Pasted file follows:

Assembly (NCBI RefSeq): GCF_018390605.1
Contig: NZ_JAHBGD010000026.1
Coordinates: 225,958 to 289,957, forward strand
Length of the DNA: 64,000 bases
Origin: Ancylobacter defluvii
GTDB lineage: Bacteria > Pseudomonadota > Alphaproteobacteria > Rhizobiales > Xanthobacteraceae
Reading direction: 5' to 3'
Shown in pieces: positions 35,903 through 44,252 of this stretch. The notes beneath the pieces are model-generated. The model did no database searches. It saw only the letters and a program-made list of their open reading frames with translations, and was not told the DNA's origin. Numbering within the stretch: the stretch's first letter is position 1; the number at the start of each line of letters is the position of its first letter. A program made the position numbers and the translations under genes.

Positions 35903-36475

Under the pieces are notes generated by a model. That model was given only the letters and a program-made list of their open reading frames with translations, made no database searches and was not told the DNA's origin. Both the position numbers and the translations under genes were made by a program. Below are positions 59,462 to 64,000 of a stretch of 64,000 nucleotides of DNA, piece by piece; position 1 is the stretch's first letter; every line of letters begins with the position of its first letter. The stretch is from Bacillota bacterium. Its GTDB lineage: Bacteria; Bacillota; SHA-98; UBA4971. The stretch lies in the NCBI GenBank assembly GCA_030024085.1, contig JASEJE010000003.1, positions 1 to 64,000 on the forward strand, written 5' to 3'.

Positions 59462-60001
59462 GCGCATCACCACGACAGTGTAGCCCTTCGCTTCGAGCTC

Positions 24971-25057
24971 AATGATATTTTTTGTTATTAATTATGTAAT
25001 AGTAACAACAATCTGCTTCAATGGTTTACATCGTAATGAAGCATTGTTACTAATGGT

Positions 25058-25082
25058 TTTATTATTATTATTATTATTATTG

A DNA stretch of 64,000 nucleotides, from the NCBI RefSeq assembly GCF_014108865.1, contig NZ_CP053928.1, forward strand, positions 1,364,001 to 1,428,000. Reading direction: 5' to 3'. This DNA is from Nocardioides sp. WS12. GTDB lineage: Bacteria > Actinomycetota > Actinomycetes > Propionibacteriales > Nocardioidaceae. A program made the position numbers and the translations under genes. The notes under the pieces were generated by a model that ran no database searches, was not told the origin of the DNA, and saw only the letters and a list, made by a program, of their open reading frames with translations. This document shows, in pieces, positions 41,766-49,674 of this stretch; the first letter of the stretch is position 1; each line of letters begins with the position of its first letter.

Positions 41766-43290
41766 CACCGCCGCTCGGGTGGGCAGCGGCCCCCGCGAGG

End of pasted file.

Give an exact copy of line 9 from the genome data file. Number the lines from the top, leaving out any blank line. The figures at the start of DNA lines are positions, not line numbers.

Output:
Positions 35903-36475